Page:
Understanding chargeback reason codes is essential in preventing and fighting dispute cases
No other word instils fear into the hearts of merchants like “chargeback”. When merchants think of chargebacks, the expression “guilty until proven innocent” comes to mind. The chargeback system was created to protect consumers from fraudulent charges and keep merchants accountable. But if you’ve ever been on the receiving end of a chargeback claim, it can feel more like a personal feud wrapped in a painful, complex, and sometimes confusing process.
Chargebacks can be one of the most challenging and frustrating parts of payment card transactions, which can cost merchants lost revenue and lost time having to gather and present evidence to dispute them. No wonder merchants want to prevent chargebacks from occurring. Proving that a customer has been rightfully charged falls squarely on the customer. When consumers successfully dispute charges, merchants lose both the product or service sold and the revenue from that sale, in addition to bearing increased costs by way of chargeback fees.
Merchants also need to navigate through a lot of confusing terminology, regulations, and procedures involved in the act of processing chargebacks. However, to effectively manage chargebacks and proactively prevent them, it’s important to understand the reason behind each dispute.
Visa and MasterCard have their own set of reason codes to show the cause for a chargeback. These reason codes provide an explanation of the cardholder’s grievance and help merchants understand what led to the chargeback. The codes are two-digit numbers for Visa and MasterCard. Even though each network has its own set of codes, the categories are very similar.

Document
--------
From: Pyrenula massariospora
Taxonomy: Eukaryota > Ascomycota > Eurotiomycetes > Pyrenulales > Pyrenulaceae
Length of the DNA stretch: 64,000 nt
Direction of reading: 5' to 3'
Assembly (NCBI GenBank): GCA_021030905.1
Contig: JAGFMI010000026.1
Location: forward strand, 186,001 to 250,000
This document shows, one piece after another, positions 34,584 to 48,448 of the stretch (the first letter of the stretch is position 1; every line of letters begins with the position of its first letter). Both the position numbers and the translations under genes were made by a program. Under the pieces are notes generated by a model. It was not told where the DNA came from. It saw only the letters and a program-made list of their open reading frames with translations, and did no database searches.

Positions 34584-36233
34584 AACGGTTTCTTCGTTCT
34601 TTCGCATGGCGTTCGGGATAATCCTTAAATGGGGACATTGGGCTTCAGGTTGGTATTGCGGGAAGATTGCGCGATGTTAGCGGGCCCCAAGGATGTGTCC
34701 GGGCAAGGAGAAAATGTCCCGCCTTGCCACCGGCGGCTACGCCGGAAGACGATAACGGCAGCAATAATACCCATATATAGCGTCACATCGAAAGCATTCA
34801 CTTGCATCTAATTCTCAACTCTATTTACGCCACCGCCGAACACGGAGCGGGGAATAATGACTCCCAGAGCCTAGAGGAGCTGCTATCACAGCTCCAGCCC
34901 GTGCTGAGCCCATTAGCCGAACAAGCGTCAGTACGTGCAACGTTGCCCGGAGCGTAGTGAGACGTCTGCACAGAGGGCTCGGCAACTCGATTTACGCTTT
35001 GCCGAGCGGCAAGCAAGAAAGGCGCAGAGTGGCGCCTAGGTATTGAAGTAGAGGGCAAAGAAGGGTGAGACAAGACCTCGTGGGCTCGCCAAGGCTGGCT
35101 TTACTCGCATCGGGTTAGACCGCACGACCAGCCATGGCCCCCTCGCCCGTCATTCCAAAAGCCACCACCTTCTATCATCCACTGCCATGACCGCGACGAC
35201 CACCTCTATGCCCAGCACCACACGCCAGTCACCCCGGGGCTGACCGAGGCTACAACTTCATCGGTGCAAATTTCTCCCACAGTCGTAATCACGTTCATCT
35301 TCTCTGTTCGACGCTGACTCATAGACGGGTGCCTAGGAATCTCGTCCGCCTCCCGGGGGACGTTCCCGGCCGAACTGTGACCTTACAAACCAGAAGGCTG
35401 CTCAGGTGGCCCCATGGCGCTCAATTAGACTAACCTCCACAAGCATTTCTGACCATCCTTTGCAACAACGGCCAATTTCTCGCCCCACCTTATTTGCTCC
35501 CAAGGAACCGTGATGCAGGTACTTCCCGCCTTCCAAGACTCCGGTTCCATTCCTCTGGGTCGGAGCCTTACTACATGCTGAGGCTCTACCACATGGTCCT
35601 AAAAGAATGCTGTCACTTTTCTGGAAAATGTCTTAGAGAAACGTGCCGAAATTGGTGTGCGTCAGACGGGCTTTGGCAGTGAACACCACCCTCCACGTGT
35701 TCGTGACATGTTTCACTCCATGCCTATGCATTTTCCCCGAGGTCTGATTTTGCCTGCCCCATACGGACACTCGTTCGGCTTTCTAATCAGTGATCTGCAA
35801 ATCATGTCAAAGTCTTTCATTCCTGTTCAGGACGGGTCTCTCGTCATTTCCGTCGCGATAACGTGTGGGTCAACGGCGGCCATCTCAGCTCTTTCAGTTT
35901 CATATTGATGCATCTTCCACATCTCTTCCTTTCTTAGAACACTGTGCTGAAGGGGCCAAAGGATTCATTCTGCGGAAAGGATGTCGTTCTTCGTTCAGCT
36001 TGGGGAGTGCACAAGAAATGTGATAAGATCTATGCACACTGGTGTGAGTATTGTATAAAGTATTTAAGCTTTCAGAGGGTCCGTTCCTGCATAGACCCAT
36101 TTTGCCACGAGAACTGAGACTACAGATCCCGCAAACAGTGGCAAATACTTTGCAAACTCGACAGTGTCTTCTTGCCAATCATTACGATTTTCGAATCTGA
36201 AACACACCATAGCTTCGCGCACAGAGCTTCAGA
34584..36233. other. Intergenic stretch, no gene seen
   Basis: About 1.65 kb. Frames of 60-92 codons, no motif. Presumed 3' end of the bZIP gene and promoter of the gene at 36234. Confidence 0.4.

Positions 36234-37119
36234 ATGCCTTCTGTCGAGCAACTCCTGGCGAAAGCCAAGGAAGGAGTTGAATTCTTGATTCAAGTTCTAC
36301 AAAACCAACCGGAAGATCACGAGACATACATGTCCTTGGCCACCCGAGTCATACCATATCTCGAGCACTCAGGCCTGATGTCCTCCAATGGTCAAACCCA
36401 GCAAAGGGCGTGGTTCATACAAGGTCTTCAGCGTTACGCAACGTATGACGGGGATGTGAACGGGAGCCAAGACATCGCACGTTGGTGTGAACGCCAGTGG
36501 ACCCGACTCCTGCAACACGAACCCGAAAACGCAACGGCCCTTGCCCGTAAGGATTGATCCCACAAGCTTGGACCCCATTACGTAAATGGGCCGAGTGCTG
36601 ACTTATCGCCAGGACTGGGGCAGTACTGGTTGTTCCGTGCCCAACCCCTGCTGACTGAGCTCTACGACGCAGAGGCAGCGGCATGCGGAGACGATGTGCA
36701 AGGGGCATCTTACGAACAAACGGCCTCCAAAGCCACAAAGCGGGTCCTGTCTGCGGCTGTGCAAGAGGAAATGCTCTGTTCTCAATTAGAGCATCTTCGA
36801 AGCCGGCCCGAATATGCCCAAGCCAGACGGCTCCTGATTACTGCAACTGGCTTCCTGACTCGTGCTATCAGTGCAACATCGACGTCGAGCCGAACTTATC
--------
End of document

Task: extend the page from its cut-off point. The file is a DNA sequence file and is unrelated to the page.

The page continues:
Through careful analysis of chargeback reason codes, merchants can begin identifying trends, weaknesses, and areas of needed improvement so they can implement proactive measures to stop chargebacks from occurring again. Between Visa and MasterCard, there are three common chargeback reason codes, categorised into: customer-related issues, merchant error, and criminal fraud.
Customer-related/”friendly fraud” issues include non-receipt of goods, dissatisfaction, confusion, and failure to recognise the charge.
Prevention tip: Use a recognisable ‘doing business as’ name for card issuers to provide in billing statements. If a customer can recognise your name on their statement, the less likely they are to initiate a dispute. Clearly display your return policies in-store or on your website and include them on sales receipts and invoices. Work with your customers and try to resolve issues before they resort to a dispute. Proactively communicate with customers by keeping them informed and updated about their order status. Provide tracking and delivery notifications, evidence that the customer lives or works at the product’s delivery destination, or other proof that the customer received the product.
Processing errors, including authorisation problems, duplicate charges, faulty swipes, incomplete transaction record or documentation.
Prevention tip: For card present transactions, swipe carefully and make sure you have a legible receipt to prove the card was present. Don’t re-swipe a declined transaction; instead ask the customer for another card or form of payment.
Prevention tip: Obtain signatures. If a customer’s signature on the receipt is significantly different from the one on the back of the card, the transaction may be fraudulent. Examine the card and look for security features.
If you need to outsource your chargeback problem, then choose a specialist who will help you do it well. We’ll work with you to help ensure you have the right chargeback plan in place and be your partner. Because if you’re more successful, then we are too.